Larson has had similar experiences with her seven-year-old son, Noland. “My biggest joy is that he loves what I do. He loves to be a part of the restaurant culture…. He loves to cook with me…. I can already share that joy with him. Nothing makes you feel like your work is more valuable than seeing how it can come right back into your home life and how it really is shaping a big part of who he is already. He thinks I'm the coolest.”
Camaraderie Among Parents
At Max’s Eatery, the parents on staff get to bond over their shared experiences. “My chef, he's got two daughters and we just stand there and cook lunch and talk about our kids. And one of our front of house managers, he's got a son who's a little bit younger than our than our kids, and it's awesome to rehash the stories of what he's going through,” said Titter.
At Mamaleh’s there are seven owners, six of which are in couples, and four of them have kids of their own. For Larson, this has made it an incredibly supportive place to work. “I never feel like I'm the only person with a child. And in fact, most of my line cooks also have children that we speak about and develop community around. So that's really a blessing,” she said. “I've worked in kitchens before where I almost felt like I was aged out because it was me and one other person who had a kid and everybody else was still living this kind of rockstar lifestyle, which has its place, but can be very distracting and can be very hard to find common ground.”
Connecting with Guests with Kids
As Operations Manager, Rosengren spends a lot of her time in the restaurant working with customers. “Oh, what I think my favorite part is talking to other parents when they come into the restaurant. I'm basically known in the restaurant for like going up to every person who comes in with a kid and being like, ‘I also have a kid, let's talk about having kids!’”
She says it puts guests with children at ease. “When you're a parent and you're bringing your kid to a restaurant, there’s this fear: ‘Oh God, what if my kid acts out or is not welcome at this restaurant, then we have to pack them up and leave...’ So when I go over and I'm like, ‘Oh yeah, I also have a kid!’ they're like, oh, great, this person gets it. You can just relate on different things. It's a nice thing to have another that I can connect with the guests.
Life Skills and Parenting Skills
Titter loves that his son will be able to take the skills he’s learned in the kitchen and work anywhere when he graduates high school. “So that way, if you do want to travel the world, at least you can find a job, be a productive member of society, as you go on your life's path, wherever it takes you.”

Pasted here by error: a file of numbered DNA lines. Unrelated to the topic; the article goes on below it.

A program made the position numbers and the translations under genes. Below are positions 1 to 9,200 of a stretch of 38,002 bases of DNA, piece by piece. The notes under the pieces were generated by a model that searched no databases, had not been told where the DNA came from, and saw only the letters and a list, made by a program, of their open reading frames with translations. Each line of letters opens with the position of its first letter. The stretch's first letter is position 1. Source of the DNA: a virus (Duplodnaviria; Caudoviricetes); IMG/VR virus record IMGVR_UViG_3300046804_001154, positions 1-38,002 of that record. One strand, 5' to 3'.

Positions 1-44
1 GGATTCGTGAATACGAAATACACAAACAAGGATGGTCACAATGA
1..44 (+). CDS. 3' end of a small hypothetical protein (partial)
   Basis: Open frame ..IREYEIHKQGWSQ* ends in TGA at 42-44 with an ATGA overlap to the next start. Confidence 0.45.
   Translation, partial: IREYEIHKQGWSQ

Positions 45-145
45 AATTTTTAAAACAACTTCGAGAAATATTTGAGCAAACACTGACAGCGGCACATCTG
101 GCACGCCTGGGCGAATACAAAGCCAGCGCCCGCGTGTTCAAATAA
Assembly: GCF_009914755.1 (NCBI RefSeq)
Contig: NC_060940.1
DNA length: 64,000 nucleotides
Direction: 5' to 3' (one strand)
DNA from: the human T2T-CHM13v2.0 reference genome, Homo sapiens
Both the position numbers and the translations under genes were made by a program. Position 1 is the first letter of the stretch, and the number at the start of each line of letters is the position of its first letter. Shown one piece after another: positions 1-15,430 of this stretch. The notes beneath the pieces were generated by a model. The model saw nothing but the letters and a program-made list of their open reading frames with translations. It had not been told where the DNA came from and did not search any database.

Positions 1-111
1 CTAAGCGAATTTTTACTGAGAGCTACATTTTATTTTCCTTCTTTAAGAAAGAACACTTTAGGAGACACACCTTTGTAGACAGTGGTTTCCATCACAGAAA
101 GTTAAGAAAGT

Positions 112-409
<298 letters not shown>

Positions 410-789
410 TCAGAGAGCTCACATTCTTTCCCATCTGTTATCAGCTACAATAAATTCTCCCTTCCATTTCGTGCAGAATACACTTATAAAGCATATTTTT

Nijjar feels that learning to manage people of all types has helped him be a parent. “It's definitely taught me a lot of things, just dealing with different personalities at work. Even how to deal with different situations with my own kids.”
The Emotional Bank Account
Titter’s motto for him and Max is work hard, play harder. “So it might not be an everyday thing, to throw the football around, day-in, day-out stuff. But when we do have time together, we try to crush it as hard as we can.”
“For his birthday, we went to an Eagles game and had the most unbelievable time. I called in every favor I could and we were able to meet some players after the game and get some special treatment. That was the epitome of that roller coaster of ‘look, I've got to work for three weeks really, really hard, but man, we're gonna have a Sunday off and it's going to be the best Sunday you've ever had.’”
He knows that it can be hard that he’s not around at home all the time, but he and Max make it work. “It's that emotional bank account. You got to wait for it to get filled up at times, and then appreciate it when you got it. And then wait for it to get filled up again.”
Paving the Way
Atonsen feels that even though the struggles are significant, she is paving the way for other people to feel like they can work in the industry and have a family. “I [didn’t] really know what having a kid or being pregnant looks like in this industry because I haven't personally seen any pastry chefs or chefs have any kids. The only ones I know own their own restaurants or bakeries.”
“I feel like because I'm one of the first people who is a pastry chef in Chicago, in the industry, who has a baby, maybe what I'm doing or what I say in public about having a kid in this industry will help pave the way for other women who want to have a kid and have a family,” she continued. “Maybe the way that I'm doing it, or maybe the way that our restaurant will change to accommodate for me having a baby, will show other people ‘okay, this is how she did it, so maybe this is how we can do it so that this person can have a baby and still be a pastry chef or chef in the restaurant.'”
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